CHICAGO — The Chicago Bulls are 3-0 since trading veteran forward Luol Deng to the Cleveland Cavaliers on Monday, and nobody has been more important to their recent success than center Joakim Noah.
In the Bulls' 103-97 Saturday win over the Charlotte Bobcats, Noah scored 19 points and had 14 rebounds and four assists. But the loss of Deng has been difficult for Noah, another bit of adversity for a team that has had more than its fair share over the last few years.
At his locker on Saturday night, Noah finally broke his silence after refusing to speak to reporters for nearly a week after the Deng trade. Even though he's had a few days to digest it and says he's focused strictly on the future, his eyes welled up as he talked about his longtime teammate.
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"The trade definitely hurt," Noah said. "I know a lot of people say this is a business and all that, but this game is more than a business to me. I put everything I've got into this. I feel like Lu was the same way, so it was hard for me to digest. But that's just my perspective. Everybody has a different job. I'm not mad at anybody. I'm not mad at the organization or anything like that. It's just that my brother isn't here, so I just need time to digest that."
The absence of Deng, compounded with superstar point guard Derrick Rose's season-ending knee surgery, has led many observers to ask if the Bulls would be better served playing for a high lottery pick in this summer's heavily-hyped draft class. Noah's view couldn't be further from that.
"There's no tanking. There's none of that," he said. "We're going to go out and give it 150%. When (our jerseys) say 'Chicago Bulls,' I want people to be proud of that. Whether we have four guys out, no matter who's hurt, we're going to give 150% win or lose. I know people in this city are proud of that."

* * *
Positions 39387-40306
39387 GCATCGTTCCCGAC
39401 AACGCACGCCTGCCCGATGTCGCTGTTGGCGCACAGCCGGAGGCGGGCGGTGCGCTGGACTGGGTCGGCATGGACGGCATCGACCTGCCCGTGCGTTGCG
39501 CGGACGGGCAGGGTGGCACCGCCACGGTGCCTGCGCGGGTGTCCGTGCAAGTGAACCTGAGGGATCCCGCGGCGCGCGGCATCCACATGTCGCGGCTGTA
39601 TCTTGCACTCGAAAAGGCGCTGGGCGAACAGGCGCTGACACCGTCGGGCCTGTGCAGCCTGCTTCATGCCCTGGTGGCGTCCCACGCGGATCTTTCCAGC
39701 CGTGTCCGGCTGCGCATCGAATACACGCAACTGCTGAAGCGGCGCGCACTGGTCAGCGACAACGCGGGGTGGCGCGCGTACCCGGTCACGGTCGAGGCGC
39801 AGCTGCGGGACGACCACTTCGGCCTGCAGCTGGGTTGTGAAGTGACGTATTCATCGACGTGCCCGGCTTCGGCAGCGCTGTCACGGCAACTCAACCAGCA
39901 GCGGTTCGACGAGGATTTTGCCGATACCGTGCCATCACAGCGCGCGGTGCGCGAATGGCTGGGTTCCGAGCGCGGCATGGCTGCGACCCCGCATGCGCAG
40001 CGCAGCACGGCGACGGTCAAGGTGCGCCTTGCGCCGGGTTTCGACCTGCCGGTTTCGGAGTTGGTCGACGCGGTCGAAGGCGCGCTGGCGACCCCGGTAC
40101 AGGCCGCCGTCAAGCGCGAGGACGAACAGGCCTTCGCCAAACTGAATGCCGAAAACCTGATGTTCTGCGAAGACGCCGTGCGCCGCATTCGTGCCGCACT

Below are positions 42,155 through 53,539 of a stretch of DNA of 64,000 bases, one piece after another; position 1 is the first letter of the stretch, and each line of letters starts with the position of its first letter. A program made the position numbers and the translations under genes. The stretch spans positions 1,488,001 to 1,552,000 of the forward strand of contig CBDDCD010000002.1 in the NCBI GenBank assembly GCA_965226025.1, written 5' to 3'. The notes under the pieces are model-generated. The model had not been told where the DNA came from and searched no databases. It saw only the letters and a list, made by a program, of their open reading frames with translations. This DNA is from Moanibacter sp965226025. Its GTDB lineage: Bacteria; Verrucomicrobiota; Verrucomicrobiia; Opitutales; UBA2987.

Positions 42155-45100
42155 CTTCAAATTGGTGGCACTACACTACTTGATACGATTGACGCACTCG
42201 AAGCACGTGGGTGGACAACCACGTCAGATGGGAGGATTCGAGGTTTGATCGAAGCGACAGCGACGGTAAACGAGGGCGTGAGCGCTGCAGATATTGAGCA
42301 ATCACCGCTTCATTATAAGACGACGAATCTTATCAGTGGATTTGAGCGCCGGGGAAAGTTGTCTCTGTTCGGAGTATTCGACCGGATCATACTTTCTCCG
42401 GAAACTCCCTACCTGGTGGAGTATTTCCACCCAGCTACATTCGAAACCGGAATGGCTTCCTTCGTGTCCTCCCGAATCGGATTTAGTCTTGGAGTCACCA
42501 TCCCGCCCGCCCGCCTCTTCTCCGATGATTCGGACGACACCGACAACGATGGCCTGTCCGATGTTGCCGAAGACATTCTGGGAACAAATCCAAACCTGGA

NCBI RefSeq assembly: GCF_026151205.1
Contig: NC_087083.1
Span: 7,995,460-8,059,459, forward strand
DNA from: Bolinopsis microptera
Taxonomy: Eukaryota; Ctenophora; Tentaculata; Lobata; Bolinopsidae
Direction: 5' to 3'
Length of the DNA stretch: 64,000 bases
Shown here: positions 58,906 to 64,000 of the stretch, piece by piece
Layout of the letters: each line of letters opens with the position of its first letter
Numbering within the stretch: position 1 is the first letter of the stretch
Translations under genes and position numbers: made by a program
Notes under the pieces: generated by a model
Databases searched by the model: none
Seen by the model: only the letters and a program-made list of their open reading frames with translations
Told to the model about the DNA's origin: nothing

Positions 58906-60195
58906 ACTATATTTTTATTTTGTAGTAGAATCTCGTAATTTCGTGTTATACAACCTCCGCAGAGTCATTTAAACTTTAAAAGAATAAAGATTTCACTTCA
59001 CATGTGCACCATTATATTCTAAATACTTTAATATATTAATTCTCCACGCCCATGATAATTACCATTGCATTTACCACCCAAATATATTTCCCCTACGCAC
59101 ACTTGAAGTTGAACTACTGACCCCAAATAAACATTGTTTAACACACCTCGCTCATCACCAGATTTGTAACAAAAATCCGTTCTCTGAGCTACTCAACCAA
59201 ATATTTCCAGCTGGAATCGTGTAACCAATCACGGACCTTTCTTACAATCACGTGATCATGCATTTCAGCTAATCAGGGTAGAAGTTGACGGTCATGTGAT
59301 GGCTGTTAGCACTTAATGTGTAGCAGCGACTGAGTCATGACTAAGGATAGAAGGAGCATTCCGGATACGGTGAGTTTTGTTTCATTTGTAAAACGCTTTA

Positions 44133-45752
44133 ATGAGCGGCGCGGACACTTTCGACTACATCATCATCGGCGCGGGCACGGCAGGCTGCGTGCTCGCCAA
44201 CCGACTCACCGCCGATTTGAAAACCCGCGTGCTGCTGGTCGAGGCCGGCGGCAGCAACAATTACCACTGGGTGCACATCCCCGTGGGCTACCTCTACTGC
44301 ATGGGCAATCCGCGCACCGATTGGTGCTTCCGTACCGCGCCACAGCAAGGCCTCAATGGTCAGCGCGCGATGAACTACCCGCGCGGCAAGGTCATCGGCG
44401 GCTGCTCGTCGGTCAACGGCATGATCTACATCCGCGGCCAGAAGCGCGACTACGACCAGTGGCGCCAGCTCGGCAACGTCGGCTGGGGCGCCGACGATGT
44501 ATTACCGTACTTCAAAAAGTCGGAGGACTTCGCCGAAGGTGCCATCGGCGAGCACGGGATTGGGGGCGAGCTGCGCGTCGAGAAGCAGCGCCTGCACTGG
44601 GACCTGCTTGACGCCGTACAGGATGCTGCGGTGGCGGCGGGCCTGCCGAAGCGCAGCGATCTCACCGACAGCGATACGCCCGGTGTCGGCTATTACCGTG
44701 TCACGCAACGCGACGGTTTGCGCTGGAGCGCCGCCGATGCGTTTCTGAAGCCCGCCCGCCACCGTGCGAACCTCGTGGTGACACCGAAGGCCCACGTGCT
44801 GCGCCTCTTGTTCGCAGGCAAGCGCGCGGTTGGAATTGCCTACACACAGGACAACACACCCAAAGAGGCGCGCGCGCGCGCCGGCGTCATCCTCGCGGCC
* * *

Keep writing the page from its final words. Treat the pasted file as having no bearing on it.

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For Noah, who has spent his entire seven-year career with the Bulls, the city of Chicago and the Bulls' fan base hold a special place. He knows they won't accept losing games on purpose, even with the long-term future in mind.
"We just want to represent," he said. "Even when I come to the game, I see the guy on the streets selling the newspaper. It's cold outside, but when he sees me drive by, he's excited. 'Alright, let's go Bulls! Get it done tonight!' I feel like I play for that guy.
"To me, that's what the city represents. There's a lot of hardship. There's a lot of adversity. So I feel like, when I play basketball, I want people to be proud of their team."
With the Bulls having won eight of their last 10 games, Noah believes there is still enough talent to make yet another shorthanded playoff run.
"To me, it's more than just winning and losing games," Noah said. "I'm just proud to be out there fighting. We've just got to keep growing. I think we can still get better, we can keep improving. We'll see what happens. If we go into the playoffs with a high seed, I think these are realistic goals for us. And once the playoffs hit, we can't take none of these experiences for granted."
Noah has been on a tear since the Deng trade — in the three games since the move was made, he has averaged 13.6 points, 13.3 rebounds and 5.6 assists.
"I just think that all this adversity makes me stronger," he said. "It makes me stronger as a person and as a player. I've never been so hungry. We've been through a lot. Derrick's injury was really hard. Lu not being here is really hard.
"There's no tank in this team. We're going to go out and make this city proud."
Follow national NBA reporter and blogger Sean Highkin on Twitter @highkin.
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